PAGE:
Lebanon residents to see 3 percent water, sewer hike

Lebanon water customers will see water, wastewater and storm rates increase by 3 percent starting July 1, the City Council decided last week.

Ron Whitlatch, city Engineering Services director, presented three resolutions, for 3 percent “inflationary index water rate, wastewater rate and storm rate increases” at the May 10 council meeting.

He told councilors that city ordinance requires the staff to use the Construction Cost Index published in Engineering News Record, an industry publication, to keep rates on pace with inflation.

He said that, although this year’s proposed increase was 3.9 percent, city staff determined 3 percent will “be adequate to offset inflationary costs.”

The water utility for a single family residence that uses seven units of water per month would go from $54.15 to $55.77 per month, Whitlatch said. The adjustment increases the average single-family residential sewer charge for seven units would go from $71.08 to $73.21 per month.

“Currently, all single-family residential properties, both developed and undeveloped, within the City limits are charged $3.41 per tax lot. The 3 percent inflationary index will increase that amount to $3.51,” Whitlatch said.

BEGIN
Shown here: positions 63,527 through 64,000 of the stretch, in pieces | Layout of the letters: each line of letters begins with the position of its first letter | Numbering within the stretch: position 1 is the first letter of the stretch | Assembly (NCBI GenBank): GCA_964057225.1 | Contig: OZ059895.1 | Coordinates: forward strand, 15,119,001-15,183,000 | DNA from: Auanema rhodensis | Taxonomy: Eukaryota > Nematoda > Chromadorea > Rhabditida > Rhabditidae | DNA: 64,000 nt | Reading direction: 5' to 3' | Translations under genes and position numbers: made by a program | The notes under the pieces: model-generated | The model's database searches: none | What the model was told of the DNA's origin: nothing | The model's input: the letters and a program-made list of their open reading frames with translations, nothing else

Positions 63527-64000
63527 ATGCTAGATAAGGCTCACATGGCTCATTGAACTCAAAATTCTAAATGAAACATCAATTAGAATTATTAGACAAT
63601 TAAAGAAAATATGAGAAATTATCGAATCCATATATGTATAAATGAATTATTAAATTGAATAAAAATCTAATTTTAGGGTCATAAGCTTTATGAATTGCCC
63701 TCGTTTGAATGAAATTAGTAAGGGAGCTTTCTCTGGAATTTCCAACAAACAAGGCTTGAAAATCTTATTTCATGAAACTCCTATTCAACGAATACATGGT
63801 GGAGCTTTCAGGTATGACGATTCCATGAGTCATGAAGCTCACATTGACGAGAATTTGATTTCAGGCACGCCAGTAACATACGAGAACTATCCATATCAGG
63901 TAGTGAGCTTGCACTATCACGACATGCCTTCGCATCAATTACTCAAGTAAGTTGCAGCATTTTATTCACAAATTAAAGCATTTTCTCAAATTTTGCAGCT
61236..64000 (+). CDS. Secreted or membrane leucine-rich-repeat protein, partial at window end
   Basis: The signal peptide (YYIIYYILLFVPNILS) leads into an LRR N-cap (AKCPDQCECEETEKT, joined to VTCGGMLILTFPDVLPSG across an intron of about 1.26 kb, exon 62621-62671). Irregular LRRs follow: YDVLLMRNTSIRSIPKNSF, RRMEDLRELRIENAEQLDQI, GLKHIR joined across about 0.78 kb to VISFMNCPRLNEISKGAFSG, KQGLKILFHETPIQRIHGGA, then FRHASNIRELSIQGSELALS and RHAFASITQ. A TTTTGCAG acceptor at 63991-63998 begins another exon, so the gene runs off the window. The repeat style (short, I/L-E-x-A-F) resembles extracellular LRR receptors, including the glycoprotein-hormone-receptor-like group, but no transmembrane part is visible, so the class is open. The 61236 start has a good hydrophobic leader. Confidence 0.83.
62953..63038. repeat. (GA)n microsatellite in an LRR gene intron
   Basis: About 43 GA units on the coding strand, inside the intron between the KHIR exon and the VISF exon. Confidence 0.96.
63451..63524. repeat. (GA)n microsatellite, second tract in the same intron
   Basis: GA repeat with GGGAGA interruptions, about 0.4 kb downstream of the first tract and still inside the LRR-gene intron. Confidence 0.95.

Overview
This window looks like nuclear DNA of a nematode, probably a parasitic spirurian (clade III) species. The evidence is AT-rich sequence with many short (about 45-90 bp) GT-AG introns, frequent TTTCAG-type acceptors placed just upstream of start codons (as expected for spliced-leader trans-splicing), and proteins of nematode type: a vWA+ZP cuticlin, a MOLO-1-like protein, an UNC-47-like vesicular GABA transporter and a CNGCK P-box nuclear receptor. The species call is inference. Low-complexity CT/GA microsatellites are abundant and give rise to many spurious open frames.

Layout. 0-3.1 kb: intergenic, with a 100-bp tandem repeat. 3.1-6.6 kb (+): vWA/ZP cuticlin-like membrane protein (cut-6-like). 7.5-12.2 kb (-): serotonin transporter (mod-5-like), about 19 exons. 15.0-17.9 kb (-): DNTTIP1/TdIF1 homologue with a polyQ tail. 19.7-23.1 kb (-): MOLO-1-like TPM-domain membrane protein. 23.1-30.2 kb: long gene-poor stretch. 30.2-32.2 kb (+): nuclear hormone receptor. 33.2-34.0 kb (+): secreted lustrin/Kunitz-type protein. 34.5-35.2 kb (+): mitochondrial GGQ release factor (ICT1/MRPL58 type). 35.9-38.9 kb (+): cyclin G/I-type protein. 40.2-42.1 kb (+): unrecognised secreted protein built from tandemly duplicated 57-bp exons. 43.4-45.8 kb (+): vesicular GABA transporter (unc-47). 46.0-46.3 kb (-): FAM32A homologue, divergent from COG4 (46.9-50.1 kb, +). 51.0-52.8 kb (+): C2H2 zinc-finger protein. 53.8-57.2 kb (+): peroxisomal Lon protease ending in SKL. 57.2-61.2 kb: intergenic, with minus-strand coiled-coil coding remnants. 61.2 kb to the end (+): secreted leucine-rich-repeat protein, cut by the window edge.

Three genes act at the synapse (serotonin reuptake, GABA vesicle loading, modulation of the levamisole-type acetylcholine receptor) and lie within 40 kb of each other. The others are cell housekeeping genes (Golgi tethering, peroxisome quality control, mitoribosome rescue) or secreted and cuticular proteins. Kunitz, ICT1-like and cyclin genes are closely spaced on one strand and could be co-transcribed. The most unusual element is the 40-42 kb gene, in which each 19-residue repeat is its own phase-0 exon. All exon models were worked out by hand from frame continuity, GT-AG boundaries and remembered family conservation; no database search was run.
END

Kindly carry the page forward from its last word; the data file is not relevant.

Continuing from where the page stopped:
In a memo to the council, he discussed how previous rate increases are paying for the new water treatment plant.

“The revenue that has been collected from the rate increases is currently being used for design of the new water plant and intake facility,” Whitlatch said. “The remaining funds generated from rates are being held and will be used for a portion of the construction. Upon completion of the project, the revenue generated from increased rates will be used to fund debt service for the proposed construction bond that will be issued to fund a majority of the project.”

He added that some of that money is being used to pay for waterline replacement and upgrade projects throughout the system.

“Current estimates indicate that over the next 10 to 15 years there is $8 to $10 million dollars’ worth of line replacements that need to occur,” Whitlatch said. “The timing of the projects will be dependent on what the final cost for the new water treatment plant is and available yearly funding.”

Councilors approved the increases unanimously.

“I know that water is a sensitive subject for everybody in our community, and our rates are high,” said Mayor Paul Aziz.

He said the cost of living increase will help to avoid a situation in which the city does not have money to pay for a new treatment plant or for upkeep.

“As much as I hate approving (a rate increase), I think the cost of living (increase) is reasonable,” Aziz said.

“We would prefer not to bring it to you,” Whitlatch said.

In other business, the council:

n Proclaimed May 15 through May 21, 2017 as National Police Week, and May 15 Peace Officers Memorial Day.

n Proclaimed May 24 through June 4, 2017 the Annual Strawberry Festival – “A time for fun and frolic.”